With the presidential anthem “Hail to the Chief” playing in the background, Butler County Commissioner T.C. Rogers accepted the nomination as president of the board of commissioners on Monday.
Fellow commissioner Don Dixon recorded the traditional presidential tune on his iPhone and played it as a joke after he “enthusiastically” seconded Commissioner Cindy Carpenter’s motion to appoint Rogers. Former board president Carpenter, who was appointed vice president of the board, handed over her gavel and informed Rogers jokingly she suspects he’ll be pounding it often.
As president, Rogers will preside over the weekly commission meetings among other responsibilities. Rogers thanked his fellow commissioners for showing him the ropes, so to speak, since he took office a year ago. He said while they haven’t always been in total agreement on all the issues, they have made good decisions for the county’s constituents.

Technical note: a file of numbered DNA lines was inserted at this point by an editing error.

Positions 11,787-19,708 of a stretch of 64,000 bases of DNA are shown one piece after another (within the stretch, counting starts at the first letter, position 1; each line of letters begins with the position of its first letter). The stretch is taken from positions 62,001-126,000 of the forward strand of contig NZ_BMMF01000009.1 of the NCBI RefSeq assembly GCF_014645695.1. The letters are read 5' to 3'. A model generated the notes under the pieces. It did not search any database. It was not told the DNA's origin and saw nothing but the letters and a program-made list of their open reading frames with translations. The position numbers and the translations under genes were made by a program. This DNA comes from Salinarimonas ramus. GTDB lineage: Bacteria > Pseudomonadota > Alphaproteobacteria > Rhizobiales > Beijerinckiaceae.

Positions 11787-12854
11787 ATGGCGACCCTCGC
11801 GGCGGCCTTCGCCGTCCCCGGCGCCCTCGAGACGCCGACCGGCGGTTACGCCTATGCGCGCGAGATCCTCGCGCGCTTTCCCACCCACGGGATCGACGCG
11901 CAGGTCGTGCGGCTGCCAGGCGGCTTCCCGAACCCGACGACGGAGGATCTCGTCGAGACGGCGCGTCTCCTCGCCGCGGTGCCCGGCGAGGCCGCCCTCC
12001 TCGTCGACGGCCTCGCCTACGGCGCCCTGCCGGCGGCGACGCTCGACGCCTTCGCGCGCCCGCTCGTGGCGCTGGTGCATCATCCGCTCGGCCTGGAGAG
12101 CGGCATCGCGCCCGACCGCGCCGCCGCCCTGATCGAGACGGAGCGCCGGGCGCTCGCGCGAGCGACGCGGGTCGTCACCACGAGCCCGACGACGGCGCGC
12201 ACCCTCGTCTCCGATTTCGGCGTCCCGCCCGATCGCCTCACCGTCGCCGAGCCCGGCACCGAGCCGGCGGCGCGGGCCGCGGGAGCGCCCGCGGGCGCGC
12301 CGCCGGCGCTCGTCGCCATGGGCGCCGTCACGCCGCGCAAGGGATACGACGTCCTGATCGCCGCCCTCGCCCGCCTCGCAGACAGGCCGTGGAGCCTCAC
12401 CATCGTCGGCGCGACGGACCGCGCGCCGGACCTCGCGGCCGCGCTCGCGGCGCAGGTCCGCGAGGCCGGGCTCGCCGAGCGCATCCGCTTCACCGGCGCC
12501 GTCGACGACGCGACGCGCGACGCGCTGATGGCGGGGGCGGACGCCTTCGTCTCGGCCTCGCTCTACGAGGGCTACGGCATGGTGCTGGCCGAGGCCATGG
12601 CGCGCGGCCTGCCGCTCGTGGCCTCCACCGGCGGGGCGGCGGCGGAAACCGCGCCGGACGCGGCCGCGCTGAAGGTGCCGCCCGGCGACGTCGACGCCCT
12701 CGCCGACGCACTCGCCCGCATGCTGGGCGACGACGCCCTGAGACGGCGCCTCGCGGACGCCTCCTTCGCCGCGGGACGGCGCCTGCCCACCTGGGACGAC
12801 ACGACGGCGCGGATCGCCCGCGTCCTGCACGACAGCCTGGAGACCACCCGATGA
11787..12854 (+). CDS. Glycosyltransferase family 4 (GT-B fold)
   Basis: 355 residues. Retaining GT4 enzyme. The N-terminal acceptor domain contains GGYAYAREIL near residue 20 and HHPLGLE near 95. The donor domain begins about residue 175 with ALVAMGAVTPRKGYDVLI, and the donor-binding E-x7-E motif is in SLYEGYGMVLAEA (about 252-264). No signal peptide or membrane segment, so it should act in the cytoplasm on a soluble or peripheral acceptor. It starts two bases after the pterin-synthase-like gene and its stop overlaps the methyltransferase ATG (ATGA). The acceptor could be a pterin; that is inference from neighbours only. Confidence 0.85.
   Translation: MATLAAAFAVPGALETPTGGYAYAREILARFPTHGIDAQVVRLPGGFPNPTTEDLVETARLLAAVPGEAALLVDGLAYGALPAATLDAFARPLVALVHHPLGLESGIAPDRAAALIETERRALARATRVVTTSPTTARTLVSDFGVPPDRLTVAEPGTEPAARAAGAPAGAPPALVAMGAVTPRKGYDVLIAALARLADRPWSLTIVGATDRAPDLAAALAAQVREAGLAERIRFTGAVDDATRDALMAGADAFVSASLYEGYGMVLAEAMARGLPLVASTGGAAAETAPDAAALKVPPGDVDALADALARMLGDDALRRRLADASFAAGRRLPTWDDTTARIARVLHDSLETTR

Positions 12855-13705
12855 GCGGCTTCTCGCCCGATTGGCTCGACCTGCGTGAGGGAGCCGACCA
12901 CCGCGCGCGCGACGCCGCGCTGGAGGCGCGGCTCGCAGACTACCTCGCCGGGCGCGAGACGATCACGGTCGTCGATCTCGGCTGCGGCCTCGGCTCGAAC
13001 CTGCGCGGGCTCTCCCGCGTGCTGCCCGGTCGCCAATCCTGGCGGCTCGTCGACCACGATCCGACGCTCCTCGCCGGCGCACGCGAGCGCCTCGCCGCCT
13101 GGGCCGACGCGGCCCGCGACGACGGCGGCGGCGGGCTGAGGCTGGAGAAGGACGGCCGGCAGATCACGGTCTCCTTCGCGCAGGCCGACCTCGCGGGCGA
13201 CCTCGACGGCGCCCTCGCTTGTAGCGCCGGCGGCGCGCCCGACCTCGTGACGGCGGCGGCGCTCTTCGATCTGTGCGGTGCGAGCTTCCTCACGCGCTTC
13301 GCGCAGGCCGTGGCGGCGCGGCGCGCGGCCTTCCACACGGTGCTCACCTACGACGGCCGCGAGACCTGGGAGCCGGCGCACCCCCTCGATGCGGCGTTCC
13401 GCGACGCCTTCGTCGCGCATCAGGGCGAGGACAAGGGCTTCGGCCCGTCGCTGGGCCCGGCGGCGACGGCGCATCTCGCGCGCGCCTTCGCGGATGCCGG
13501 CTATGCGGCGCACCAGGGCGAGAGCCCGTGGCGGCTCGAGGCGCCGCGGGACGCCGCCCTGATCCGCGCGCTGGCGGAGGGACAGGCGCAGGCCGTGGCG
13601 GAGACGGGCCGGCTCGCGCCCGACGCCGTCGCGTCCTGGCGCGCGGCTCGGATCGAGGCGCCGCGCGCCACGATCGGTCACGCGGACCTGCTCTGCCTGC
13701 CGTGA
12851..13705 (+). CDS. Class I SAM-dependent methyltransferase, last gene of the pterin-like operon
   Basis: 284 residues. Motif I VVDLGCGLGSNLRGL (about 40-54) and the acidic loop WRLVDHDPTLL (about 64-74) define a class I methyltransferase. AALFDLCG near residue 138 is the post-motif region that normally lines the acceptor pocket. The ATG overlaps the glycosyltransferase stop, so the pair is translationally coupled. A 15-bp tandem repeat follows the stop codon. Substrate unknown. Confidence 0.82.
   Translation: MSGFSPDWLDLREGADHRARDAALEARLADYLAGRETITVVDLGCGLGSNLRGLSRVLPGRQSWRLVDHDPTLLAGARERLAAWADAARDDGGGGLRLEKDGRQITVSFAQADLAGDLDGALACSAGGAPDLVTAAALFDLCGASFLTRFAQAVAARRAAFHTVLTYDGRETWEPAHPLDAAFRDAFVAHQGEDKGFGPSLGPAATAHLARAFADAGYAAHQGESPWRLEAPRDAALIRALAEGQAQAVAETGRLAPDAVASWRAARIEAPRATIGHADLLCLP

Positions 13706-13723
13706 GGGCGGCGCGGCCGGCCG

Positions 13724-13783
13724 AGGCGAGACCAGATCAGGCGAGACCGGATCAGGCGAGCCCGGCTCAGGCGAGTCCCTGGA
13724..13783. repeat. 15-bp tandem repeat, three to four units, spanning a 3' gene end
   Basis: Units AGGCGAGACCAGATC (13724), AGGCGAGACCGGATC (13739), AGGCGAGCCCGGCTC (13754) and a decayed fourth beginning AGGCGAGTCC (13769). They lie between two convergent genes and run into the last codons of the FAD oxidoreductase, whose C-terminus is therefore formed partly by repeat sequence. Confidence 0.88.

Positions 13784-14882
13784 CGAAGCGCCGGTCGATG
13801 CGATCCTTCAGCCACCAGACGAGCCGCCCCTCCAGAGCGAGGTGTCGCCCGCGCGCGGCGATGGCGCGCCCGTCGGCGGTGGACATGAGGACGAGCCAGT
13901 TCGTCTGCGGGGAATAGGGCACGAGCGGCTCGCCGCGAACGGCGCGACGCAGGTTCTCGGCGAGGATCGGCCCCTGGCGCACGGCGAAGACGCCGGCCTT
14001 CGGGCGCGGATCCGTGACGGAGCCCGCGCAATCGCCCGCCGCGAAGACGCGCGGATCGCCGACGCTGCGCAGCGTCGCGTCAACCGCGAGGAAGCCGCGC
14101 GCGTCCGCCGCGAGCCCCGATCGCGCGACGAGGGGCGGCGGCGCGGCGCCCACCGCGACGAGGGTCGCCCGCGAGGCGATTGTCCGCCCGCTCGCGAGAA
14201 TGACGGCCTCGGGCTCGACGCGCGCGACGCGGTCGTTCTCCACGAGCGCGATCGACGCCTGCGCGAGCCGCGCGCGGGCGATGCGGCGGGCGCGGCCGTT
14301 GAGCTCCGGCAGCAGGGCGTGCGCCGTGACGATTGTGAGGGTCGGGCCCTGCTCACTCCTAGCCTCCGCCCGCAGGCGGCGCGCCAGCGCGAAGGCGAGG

“Even though we had many 3-to-0 votes in agreement, there have been several hot discussions in executive session or through our county administrator,” he said. “But, hey, it all worked and we ended up with some great decisions and the county is better for it.”
He revisited five goals he laid out at the beginning of 2013 and said there are examples the county has reached those intentions. He said one of his goals was to reach “the right size government.” Creating county-wide human resources and information technology departments was one step in that direction, he said.
He also wanted to create “synergies of services” with cities and townships. He said that was realized in a number of ways, such as the sheriff’s office taking over Hamilton’s 911 dispatching and the county engineer’s bulk purchasing with the townships, to name a few.
Rogers also commended Administrator Charlie Young and the commission staff and department heads, for keeping the county running smoothly.
“We made the combination of veterans and new, highly qualified individuals to create a new culture to mange the county operation to higher levels of performance, but with accountability and transparency,” he said.